The Pic shows the two cables from the GX 4G LET Modem (that's the unit with the blue light) 

Today I relocated the Antenna and GPS Puck to their permanent location. 

All I have left to do is run the wires from them to the LTE Modem. That should tidy up the installation significantly. I also replaced the 5m Network Cable from the Cerbo GX to the Victron Mk3 - USB interface with a .9m cable and, again, vastly improves the cable management.




Just to brag a bit, here's a screen shot of my Laptop at home showing part of the VRM data display.


Next job on the boat is to loom the new VHF Cable and the new gWind Transducer cable into the existing looms to secure them in place.  We're close to taking the boat out for an overnight really soon.

So, "See you on the Water" is not an empty promise. 




Monday, August 1, 2022

Replacing the Masthead Antenna Cable - a Friend Indeed.

 Another trip up the mast, 3rd time in a couple of weeks.

Before getting ready to climb the mast, I had secured the lower ends of the two wires we were replacing with Heat Shrink tubing to individual messenger lines - 1/4" Braided Poly line. The tubing hot melt glue did a good job of join the tubing to the wires and the line.


Getting better at climbing the mast, the new Ascenders from ATN work really well, especially when they are attached at the correct length from each other to suit my body length.

My Dock Neighbor, Doug, took a bunch of pics while he was lazing in his Pool and I was the local entertainment.  Peggy was too busy managing the Belay Line ( safety line ) at the winch in the Cockpit.

I was wearing my Safety Harness, Bosun's Chair, tool pouches. Long sleeved top with Hoodie ( something around SPF 50 ) hard soled shoes. In my tool bags were a Cordless Drill, a bunch of lines ( for use as messengers, safety lanyards to prevent tools taking a dive, etc.) Pliers, Needle nose Pliers, Drill set, Self Amalgamating Rescue Tape, Bottle of Water, etc. etc. I probably was pulling up about 180lbs when climbing. 

The good news is that it is so much easier now that I have the process down. Even Peggy noted that I reached the top a lot quicker this time and I spent much less time getting kitted out before starting the climb.




Once at the top I got to work. Step one was to remove the Silicone caulk that was covering the VHF Antenna Cable, the old Wind Transducer cable ( original from when we purchased the boat but unused as the old transducer was broken ) .


With the Silicone out of the way, next it was time to pull the old wires out of the top of the mast. The VHF antenna cable had about a foot of wire above the mast head. The Old Transducer wire only had about 2" of wire sticking out of the mast head. I tied a line to that wire, then I called Peggy on my cell phone and she started to feed the Transducer wire up through the hole at the base of the mast.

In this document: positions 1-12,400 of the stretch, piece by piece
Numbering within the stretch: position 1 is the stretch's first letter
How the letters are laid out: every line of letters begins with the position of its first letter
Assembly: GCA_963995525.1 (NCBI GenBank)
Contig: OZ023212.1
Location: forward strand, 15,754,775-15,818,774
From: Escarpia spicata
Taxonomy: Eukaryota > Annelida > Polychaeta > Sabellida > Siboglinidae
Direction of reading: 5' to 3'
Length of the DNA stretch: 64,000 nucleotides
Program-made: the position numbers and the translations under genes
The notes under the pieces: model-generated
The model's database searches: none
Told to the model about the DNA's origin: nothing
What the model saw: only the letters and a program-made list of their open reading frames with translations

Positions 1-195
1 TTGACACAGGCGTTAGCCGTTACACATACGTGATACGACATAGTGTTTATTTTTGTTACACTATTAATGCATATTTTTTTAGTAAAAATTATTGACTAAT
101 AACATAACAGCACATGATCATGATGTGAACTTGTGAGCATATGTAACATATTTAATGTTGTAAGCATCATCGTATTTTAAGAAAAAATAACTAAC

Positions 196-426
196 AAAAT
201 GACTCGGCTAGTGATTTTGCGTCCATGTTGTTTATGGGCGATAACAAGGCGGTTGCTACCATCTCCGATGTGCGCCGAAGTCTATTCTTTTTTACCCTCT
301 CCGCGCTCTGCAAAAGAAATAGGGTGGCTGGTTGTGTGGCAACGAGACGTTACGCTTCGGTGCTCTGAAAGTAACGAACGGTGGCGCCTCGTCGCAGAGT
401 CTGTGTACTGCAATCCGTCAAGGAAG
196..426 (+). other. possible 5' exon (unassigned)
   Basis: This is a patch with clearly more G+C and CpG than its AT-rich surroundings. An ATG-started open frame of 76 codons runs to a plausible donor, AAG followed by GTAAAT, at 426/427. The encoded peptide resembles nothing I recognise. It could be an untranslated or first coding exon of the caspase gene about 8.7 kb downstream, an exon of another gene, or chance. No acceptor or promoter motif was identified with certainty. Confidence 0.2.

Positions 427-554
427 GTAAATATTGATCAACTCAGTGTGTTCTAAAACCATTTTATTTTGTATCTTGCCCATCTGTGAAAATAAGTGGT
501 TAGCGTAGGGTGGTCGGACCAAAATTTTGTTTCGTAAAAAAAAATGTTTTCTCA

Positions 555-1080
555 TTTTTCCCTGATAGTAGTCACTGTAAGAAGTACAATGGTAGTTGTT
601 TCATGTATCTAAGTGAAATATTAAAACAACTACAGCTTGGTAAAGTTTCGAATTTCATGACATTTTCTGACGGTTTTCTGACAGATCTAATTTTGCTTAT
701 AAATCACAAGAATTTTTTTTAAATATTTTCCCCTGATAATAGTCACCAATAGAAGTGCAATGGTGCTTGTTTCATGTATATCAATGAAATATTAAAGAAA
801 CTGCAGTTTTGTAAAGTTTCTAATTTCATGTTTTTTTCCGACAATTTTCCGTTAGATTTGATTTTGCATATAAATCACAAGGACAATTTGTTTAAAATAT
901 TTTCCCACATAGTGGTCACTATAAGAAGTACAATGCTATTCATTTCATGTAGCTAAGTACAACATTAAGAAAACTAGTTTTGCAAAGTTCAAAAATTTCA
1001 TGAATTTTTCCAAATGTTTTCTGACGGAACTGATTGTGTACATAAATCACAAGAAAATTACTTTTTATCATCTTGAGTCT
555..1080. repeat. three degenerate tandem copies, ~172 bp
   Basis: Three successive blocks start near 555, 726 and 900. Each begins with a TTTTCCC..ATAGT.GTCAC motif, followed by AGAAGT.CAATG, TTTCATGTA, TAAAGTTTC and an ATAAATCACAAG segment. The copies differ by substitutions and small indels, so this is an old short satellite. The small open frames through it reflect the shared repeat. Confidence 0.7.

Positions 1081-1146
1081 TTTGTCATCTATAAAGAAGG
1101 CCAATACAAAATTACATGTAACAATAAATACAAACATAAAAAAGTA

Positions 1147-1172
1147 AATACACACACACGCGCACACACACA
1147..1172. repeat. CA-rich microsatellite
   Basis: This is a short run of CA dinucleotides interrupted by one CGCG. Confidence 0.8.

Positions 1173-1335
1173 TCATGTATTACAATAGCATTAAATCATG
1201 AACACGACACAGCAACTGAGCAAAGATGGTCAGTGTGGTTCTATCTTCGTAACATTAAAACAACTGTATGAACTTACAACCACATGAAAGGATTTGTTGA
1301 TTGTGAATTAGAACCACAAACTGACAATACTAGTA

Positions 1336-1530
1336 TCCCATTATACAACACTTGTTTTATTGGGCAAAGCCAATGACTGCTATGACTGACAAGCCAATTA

Gladly, the wires pulled up out of the top of the mast quite easily, I was able to pull about a foot of wire with a singe reach. As the wire came out, I let it dangle down from the mast. With the top of the wire secured with that line I tied earlier, the weight on the line was only about 1/2 the total weight. Once a wire was all the way out and the Messenger secured to the mast head, I dropped the wire down to the deck. To prevent freaking out Peggy, I  advised her that I was doing that so that the sound of something clattering down onto the cabin top.


Next task was to make a new hole in the Mast head large enough to pass the new VHF Antenna Cable. The cable is 3/8" dia, so I drilled a 1/2" hole close to the original hole. Then I drilled between the two holes and cut out the sliver of metal (Aluminum) between them so that I could move the VHF Antenna Messenger line between the, small, original, hole and the new 1/2" hole.

Using the cell phone again, I called to Peggy to pass up the Antenna Cable and the Transducer cable. I had not wanted to carry them with me when I climbed the mast, it was another 15lbs - the Antenna cable is 90' long and the transducer cable is 82' long.

Peggy attached the rolls of wire to a spare halyard and we pulled them up to my work station 52' above the water.

I had trimmed off the outer sheath of the VHF cable before climbing the mast. I used the Rescue tape to join the messenger line to the VHF Cable and had Peggy start to pull the messenger line out of the hole at the base of the mast as I feed the Cable down into the new hole in the mast head.  The first 30' went well, but it more difficult for Peggy to pull it out of the mast base. 


I called my Son, he lives nearby, and left a message asking if he could call me back when he got the message as I needed some help on the boat. Next I called a sailing buddy, Atilio. He has the same model boat as Eximius and he lives just a few blocks from the Boat. Without hesitation, Atilio dropped everything  ( it was Saturday ) and drove down to help.